Monthly Archives: April 2018

U3AC Photo Forum 18 – A Sense of Movement

Alan and Tim set the brief for this session: ‘Friday’s theme [is] “a sense of movement”. The obvious shots would be: wildlife, birds in flight or animals running; sport of all kinds; sailing, aeroplanes etc. More creatively, anything you interpret … Continue reading

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A totem pole is carved and painted log, mounted vertically, constructed by the native people of the north-western coast of the US and Canada. They come in seven main kinds: memorial poles; grave markers; house posts; portal poles; welcoming poles; … Continue reading

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Why Blue Rope?

I had a moment of realisation in the Botanic Garden of Wednesday (actually one of many revelations that morning, but they are part of another story).  Asked to explain why I took photographs of the ubiquitous bright blue rope, for … Continue reading

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U3AC Photo Forum 17 – Photojournalism: Brian Harris

Brian Harris explored his world of photojournalism through the 18 months spent in Eastern Europe documenting the collapse of communism and the fall of the Berlin Wall in 1989.  Photographs of smoggy streets, people going about their daily lives, night … Continue reading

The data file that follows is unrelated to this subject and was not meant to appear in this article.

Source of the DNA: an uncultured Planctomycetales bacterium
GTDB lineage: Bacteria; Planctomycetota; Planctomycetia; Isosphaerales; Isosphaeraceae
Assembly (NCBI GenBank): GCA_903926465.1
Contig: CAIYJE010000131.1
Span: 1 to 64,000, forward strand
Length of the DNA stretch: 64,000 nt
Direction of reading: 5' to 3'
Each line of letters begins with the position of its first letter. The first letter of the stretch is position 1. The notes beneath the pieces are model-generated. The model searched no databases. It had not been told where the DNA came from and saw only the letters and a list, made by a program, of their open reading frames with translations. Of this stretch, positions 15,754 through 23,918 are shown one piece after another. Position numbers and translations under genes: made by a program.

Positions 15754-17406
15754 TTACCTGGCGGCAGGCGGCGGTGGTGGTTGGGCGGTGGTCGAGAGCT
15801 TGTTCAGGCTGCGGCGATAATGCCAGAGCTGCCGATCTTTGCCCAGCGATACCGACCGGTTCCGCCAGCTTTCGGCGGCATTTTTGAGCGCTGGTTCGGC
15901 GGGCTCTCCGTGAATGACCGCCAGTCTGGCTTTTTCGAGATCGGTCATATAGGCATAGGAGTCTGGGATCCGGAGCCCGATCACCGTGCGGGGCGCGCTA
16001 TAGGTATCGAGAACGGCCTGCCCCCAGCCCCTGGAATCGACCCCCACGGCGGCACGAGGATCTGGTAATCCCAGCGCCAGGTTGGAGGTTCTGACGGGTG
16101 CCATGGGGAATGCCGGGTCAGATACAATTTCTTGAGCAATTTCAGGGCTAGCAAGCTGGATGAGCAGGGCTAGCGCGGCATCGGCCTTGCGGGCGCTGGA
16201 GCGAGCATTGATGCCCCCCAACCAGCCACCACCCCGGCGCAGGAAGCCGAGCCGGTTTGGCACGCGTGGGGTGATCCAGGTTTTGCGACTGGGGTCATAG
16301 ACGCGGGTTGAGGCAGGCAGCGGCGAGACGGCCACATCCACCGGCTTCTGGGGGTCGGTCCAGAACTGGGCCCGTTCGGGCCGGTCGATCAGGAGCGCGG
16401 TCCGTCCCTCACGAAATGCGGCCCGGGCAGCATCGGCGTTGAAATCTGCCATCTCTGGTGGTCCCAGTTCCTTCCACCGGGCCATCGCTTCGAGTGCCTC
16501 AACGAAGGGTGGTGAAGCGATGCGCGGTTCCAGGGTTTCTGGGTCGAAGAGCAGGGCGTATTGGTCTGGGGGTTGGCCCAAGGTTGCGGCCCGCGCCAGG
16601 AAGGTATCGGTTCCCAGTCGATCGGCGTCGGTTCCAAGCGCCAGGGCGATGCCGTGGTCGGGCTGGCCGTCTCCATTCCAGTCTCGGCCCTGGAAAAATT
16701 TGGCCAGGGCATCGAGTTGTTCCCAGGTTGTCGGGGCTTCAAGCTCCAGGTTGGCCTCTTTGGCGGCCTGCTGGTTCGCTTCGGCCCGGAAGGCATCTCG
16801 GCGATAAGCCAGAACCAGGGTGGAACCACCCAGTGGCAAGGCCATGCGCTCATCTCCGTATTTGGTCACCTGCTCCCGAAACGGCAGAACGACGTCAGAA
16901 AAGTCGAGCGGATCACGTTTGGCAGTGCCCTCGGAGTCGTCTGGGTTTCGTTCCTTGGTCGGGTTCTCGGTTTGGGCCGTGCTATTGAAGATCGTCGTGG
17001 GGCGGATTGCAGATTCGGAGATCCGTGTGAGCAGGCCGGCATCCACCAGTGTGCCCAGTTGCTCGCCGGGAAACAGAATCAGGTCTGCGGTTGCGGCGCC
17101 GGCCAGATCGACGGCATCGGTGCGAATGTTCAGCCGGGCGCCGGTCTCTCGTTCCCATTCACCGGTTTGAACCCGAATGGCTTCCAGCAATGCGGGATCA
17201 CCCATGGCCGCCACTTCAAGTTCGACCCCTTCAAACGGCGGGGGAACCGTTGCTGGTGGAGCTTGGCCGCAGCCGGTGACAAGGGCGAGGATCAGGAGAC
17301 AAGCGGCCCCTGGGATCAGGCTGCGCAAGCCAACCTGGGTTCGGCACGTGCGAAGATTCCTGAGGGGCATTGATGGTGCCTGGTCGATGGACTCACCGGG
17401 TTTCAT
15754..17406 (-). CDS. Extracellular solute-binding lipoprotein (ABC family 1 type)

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Prayer Flags

These warning tapes flapping in the breeze are reminiscent of Buddhist prayer flags.  Yellow symbolises the element earth and the east; horizontal flags, are called Lung Dar.  Prayer flags should always be still and it is considered disrespectful if they … Continue reading

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Falun Gong

‘The Falun Gong 24-hour peaceful protest has continued for almost 13 years outside the Chinese Embassy in [Portland Place] London.  July will see the 13th year after the Communist Party of China (CPC) enforced the Falun Gong ban in July 2009.  CPC also initiated a … Continue reading

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I went to an informal coffee and cake morning today at which Philip Augar spoke about ‘Writing for a Living – Financial Times and Others’.  An ex-banker himself, he was among the first to note in the mid-2000s the pickle … Continue reading

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Newton, sometimes known as Newton after Blake, is a sculpture by the Eduardo Paolozzi in the piazza outside the British Library.  It is based on William Blake’s 1795 print of Newton: Personification of Man Limited by Reason, which shows Isaac … Continue reading

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Einstein in Sheringham

Seeing this mural in Sheringham induces a double take: is it really Albert Einstein or some old crab fisher with an uncanny likeness to the great scientist?  And if it is him, what’s he doing here?  It is indeed Einstein, … Continue reading

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The Knowledge

The writer Patrick Leigh Fermor believed passionately in having well-stocked shelves of reference books close to hand, ‘…and they must be near the dinner table where arguments spring up which have to be settled then or never.’  The knowledge is … Continue reading

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Pubs and Children

My sister and I were lucky as children: when we were on holiday and Mum and Dad fancied a drink we were not parked outside the pub alone with a packet of crisps and a bottle of pop, they sat … Continue reading

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